Cambio dashboard project eases pressure on Lincolnshire NHS
Landmark deal central to Lincolnshire STP data strategy
November 2018 – Cambio Healthcare Systems has won a major contract with Lincolnshire STP for real-time dashboards to accurately forecast capacity and demand on NHS services and so avoid sudden surges and blockages, such as those caused by winter pressures.
Under the deal, Cambio will deliver a solution based on its PFM (patient flow manager) and dashboard technology from its partner Beautiful Information. Data entered via PFM input screens will be forwarded immediately to automatically populate the dashboard and give an instant picture of current demand, capacity, resources and impending problems.
The solution identifies, from live data, the pressure points in the system to proactively respond to any surges in demand, plus giving all health and care organisations a shared view of both the regional and local dashboards.
‘The ability to gather a host of both quantitative and qualitative data, such as numbers of patients in A&E, spare beds, staffing and ambulance issues, was pivotal in the decision,’ said Tina Hanlon, Cambio’s general manager and clinical solutions director. ‘Having a clear, accurate and detailed picture of demand and resources gives a high degree of confidence in the information and ensuing decisions. The opportunity to improve services and reduce costs is huge.’
‘It gives us a “single point of truth” to inform decisions,’ said Sarah Stringer, urgent care programme manager at Lincolnshire STP. ‘With a whole range of indicators in real time we can start to identify critical points, causes and possible surges and take action to rectify before it becomes a major issue. This might be to reassign staff to cover other departments or wards or escalate patient discharges. With better visibility of demand, we can start to plan for the unexpected.’
The project is a central plank of Lincolnshire STP’s strategic plan. Called Surge and Escalation, the goal is to coordinate care across Lincolnshire so all providers can respond quickly and appropriately to changes in demand and so alleviate pressure on health services. Underpinning this is an enterprise-wide capacity management system to inform decisions and place patients in the most appropriate care setting quickly and efficiently.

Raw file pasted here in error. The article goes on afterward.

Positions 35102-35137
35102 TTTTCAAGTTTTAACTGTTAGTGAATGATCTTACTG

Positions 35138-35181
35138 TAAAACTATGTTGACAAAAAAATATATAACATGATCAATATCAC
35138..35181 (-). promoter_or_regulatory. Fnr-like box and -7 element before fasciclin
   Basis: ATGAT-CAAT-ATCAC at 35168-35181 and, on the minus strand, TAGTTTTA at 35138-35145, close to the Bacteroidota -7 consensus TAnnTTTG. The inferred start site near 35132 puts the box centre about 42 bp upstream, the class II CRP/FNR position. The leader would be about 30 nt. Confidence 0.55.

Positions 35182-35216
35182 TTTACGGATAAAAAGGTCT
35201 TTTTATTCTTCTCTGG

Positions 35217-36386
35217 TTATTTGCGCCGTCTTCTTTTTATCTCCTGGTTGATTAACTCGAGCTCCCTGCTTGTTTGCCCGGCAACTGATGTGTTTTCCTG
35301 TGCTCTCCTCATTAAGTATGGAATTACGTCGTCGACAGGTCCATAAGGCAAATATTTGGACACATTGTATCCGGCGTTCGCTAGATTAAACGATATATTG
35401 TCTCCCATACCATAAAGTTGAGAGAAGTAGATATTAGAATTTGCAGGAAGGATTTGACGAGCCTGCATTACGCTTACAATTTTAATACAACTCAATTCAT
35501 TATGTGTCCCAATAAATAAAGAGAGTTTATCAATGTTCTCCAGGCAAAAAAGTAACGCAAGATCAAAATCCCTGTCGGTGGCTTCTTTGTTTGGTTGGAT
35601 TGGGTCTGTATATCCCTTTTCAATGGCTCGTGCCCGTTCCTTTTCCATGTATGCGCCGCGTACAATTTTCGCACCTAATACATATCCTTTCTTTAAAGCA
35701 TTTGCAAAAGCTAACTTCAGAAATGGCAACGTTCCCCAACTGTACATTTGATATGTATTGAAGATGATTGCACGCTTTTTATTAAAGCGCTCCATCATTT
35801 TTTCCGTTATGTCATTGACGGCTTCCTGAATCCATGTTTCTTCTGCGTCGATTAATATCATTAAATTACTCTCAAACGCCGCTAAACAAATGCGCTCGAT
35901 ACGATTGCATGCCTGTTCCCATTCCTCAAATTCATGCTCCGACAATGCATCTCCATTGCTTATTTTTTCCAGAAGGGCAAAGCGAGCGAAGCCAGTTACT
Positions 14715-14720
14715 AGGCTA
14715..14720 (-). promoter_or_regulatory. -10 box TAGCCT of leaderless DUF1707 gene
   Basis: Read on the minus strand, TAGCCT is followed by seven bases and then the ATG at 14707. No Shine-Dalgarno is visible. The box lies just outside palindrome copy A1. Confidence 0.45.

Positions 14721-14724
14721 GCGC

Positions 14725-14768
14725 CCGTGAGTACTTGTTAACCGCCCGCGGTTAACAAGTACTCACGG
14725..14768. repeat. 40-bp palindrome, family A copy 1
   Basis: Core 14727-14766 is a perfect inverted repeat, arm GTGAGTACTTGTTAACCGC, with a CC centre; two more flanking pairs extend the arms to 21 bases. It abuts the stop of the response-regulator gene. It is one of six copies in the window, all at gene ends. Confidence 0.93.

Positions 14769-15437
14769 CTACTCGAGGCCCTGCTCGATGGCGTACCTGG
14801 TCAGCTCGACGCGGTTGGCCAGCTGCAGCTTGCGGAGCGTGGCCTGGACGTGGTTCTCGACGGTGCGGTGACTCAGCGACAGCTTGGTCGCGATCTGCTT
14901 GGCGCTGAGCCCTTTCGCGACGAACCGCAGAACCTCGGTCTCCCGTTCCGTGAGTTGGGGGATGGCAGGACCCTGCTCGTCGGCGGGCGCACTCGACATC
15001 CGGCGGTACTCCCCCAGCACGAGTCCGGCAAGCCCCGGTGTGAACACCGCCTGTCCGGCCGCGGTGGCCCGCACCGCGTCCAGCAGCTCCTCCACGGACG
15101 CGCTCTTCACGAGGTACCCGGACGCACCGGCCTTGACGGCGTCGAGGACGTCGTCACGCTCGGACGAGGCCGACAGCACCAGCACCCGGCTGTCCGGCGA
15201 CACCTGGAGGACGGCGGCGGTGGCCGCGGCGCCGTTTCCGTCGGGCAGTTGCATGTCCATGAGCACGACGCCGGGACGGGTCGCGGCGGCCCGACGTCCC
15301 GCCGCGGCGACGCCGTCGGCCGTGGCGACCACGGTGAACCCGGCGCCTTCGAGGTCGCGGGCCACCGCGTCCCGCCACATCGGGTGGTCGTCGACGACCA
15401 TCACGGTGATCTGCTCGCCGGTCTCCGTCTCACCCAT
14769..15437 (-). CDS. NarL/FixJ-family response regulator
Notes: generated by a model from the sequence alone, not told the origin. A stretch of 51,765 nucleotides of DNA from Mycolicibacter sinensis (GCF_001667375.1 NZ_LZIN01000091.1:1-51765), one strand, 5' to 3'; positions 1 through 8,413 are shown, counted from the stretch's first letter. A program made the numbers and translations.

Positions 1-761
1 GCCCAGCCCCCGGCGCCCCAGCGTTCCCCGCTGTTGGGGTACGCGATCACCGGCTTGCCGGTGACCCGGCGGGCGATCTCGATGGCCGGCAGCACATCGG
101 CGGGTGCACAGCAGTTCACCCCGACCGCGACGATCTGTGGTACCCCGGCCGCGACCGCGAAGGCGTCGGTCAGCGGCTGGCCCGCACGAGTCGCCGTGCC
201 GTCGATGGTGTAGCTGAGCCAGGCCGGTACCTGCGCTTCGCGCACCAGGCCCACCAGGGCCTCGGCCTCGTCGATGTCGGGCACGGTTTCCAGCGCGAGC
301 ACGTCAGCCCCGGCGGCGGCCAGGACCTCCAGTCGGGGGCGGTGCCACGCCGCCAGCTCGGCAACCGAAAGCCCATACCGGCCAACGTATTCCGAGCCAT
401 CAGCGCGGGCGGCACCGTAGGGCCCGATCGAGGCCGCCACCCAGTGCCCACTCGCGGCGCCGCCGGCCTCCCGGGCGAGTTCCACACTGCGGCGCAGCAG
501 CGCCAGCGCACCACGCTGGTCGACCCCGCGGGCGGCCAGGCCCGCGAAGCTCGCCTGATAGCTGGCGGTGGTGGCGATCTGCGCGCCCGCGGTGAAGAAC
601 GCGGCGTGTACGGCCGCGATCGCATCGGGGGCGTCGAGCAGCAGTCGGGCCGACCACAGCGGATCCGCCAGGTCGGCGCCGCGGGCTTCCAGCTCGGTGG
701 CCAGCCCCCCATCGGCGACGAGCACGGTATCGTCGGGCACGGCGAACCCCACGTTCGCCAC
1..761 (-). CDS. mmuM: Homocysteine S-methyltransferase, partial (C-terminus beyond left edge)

Data gathering is due to start at three NHS trusts before the end of November, ahead of the usual winter pressures on NHS services. The three are United Lincolnshire Hospitals NHS Trust, Lincolnshire Community Health Services NHS Trust, and East Midlands Ambulance Service NHS Trust.
Collecting qualitative data from GPs is also a key objective of the project as demand on GP services is generally an accurate bellwether. Often a surge in demand at GP surgeries is quickly followed by an upsurge in numbers at A&E, leading to more admissions and pressures on bed capacity and hospital resources generally.
It also resolves the requirement to update the NHS England Operational Pressures Escalation Level (OPEL) framework with accurate, real time data.
Cambio’s track record was an important factor. Used across Lincolnshire Community, Cambio PFM is seen as a huge success and has helped reduce the average length of stay.
The contract and partnership with Beautiful Information is seen as landmark for Cambio as it provides a new product stream at forefront of NHS data management. ‘With all healthcare organisations facing unprecedented pressures on demand and capacity, there is enormous potential for this solution not only among our PFM customers, but across the whole NHS and further afield,’ Hanlon said.
Dr Marc Farr, Beautiful Information’s founder, says this an important milestone as one of the first truly STP-wide dashboard and monitoring services in the NHS. ‘Data can be described as the “connective tissue” of an STP; linking patients, clinicians and managers far more quickly and transparently than any local organisational or pathway changes,’ he said. ‘By delivering near real-time management information we are helping the NHS create genuinely transformative change.’